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Diet & Nutrition

Annabelle entertains: Dress to impress

Say goodbye to limp, soggy greens – Annabelle White explains how a little respect can perk up your leafy salad.

By Annabelle White
The feeling of inadequacy starts as soon as the bowl is placed on the table. You are in a good restaurant and the salad you’ve just been served is glistening with oil and perfectly dressed. It’s as if the chef has lovingly turned each leaf, one by one, in the lightest of dressings.
The salads you make at home never resemble this – all the dressing ends up at the bottom of the bowl and the drowned greens look as though they had a nasty encounter en route to the table.
A salad may be simple, but we often get it so wrong. We might think, ‘Oh, just a side salad’ and whip it up in seconds – but the cos, rocket, mesclun and even sturdy old iceberg have had enough. Instead of being an afterthought, they want a little more respect.
If you grow your own greens, pick them as fresh as you can, wash thoroughly and serve as soon as possible. Give them a suitable fanfare: with a lowering of the voice and a sweep of your hand, announce: “These greens were in the garden growing” (avoid the word ‘alive’) “20 minutes ago – think of all that goodness!”
If you need to buy the greens, look at the back of the display. The freshest are hidden there – same with milk – sorry, supermarket stock rotation managers, but fresh is always best… except, curiously, with roasted coffee beans. You never want to use just-roasted coffee beans; they need a day or two to get the best results.
Now, washing and drying the greens – attention here is important. The reason why your beautiful dressing ends up at the bottom of the bowl is ‘slippage’. When water is left on washed greens, the dressing simply slips off.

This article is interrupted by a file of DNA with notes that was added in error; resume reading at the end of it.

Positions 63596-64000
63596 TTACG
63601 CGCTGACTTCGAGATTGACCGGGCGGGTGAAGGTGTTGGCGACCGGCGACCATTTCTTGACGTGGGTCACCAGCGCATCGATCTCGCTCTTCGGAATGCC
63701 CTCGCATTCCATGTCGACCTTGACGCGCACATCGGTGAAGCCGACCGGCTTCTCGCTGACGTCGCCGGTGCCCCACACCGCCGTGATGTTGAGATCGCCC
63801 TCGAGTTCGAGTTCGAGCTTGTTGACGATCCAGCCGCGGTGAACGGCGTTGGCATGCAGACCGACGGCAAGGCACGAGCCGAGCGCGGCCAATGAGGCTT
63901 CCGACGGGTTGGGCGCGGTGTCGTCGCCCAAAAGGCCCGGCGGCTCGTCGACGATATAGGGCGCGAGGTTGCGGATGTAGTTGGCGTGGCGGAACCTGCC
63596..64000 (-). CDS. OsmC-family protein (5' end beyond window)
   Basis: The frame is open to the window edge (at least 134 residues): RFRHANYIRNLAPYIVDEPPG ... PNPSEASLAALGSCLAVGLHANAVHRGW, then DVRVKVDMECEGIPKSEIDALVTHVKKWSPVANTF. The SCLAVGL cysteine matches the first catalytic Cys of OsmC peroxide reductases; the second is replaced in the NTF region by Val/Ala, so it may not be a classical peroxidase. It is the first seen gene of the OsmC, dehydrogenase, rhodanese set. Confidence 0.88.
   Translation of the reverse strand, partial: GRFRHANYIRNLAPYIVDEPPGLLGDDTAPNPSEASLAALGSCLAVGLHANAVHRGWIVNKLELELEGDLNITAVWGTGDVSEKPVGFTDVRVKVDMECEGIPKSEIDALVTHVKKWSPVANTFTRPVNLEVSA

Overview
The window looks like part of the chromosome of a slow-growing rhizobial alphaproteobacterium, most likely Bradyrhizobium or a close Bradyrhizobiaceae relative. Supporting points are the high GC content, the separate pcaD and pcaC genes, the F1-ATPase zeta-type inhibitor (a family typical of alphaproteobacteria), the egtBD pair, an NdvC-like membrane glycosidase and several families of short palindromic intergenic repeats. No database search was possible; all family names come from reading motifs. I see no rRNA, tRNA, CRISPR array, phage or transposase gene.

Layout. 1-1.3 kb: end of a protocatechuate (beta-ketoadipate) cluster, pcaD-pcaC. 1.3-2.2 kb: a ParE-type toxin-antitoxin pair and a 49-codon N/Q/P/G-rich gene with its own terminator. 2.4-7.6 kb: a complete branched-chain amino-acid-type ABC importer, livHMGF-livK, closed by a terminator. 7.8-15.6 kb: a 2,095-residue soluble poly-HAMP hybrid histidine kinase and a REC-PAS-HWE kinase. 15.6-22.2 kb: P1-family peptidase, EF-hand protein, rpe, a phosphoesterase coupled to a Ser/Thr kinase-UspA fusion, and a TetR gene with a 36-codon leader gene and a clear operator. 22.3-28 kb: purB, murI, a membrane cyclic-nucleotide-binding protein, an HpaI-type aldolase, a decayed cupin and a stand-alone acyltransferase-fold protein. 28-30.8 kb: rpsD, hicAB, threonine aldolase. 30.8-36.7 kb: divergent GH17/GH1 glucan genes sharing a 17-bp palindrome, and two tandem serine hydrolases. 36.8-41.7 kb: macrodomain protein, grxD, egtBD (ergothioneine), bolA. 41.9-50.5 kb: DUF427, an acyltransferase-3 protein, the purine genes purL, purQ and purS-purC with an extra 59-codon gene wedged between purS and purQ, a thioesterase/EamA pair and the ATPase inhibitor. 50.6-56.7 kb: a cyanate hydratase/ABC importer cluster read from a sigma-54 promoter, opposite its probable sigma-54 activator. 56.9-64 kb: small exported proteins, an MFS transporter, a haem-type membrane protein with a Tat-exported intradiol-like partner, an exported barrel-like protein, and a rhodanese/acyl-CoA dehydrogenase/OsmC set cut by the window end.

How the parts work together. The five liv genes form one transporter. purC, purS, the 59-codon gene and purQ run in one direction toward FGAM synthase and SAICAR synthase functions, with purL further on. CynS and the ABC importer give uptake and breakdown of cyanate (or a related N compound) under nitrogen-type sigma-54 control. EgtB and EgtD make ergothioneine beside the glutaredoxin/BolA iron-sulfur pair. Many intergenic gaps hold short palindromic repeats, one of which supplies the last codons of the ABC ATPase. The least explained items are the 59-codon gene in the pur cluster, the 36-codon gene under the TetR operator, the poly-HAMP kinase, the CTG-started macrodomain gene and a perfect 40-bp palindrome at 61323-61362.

The best way to dry your greens is either in a salad spinner or, my preferred system, with a clean tea towel. Stand before your guests and, with a flourish, flap a clean tea towel around in the air for dramatic effect. Place the towel on the bench, pop the greens in the centre, then pull up the sides and rotate this ‘parcel’ at high speed over your head.
If your company protests at the flying water and/or greens (who wears silk to a dinner chez vous anyway?), just tell them to relax, it’s only water… and make a note to self: never invite them back.
Next, grab a salad bowl and all the extra bits you want in your salad – perhaps tomatoes (never refrigerate), diced cucumber, cubes of feta, and finely chopped spring onion. Put these ‘extras’ in the bowl, drizzle with a little of your dressing and leave until serving time – ideally 20 minutes. This short association with the dressing gives the additions an extra charm. Just before serving, add the perfectly dried greens and, with clean hands, very gently mix so the leaves are coated ever so lightly.
Simplicity is the key – as with a pizza or pasta, less is more. Don’t add chopped egg, pineapple, diced gherkins, beetroot, grated cheese and bacon bits because you think it will make it better – it is often confusing and distracting.
And while feta and tomatoes are nice, one of the most delicious salads ever is just perfectly dressed cos lettuce… or what about a wedge of iceberg with a generous drizzle of blue cheese buttermilk dressing? Superb.
Wellington chef and restaurateur Julie Clark has decades of salad days behind her, and says her secret is not to overdress the greens; two tablespoons of dressing may be all you need. Also, always consider what you serve with the salad as a guide to the dressing – for example, if your salad is accompanying lamb, Julie recommends a dressing with anchovy, lemon and good wine vinegar. For chicken? Perhaps a tangelo and chilli dressing. Or consider making a warm salad by enhancing steamed broccoli with toasted sunflower and pumpkin seeds, crumbled feta and a citrus dressing. “That would liven up the whole dish,” says Julie.
Her great tip for salads at any time of year is to embrace the tender shoots and leaves in the heart of celery – they make a great salad with a light dressing.
So now you’ll have no more pursed lips and mutterings of ‘the poor thing – she can’t even make a salad’. Your salad bowl will be a triumph of taste, form and beauty – and just think of all that roughage and fibre!
Photos: Getty Images.

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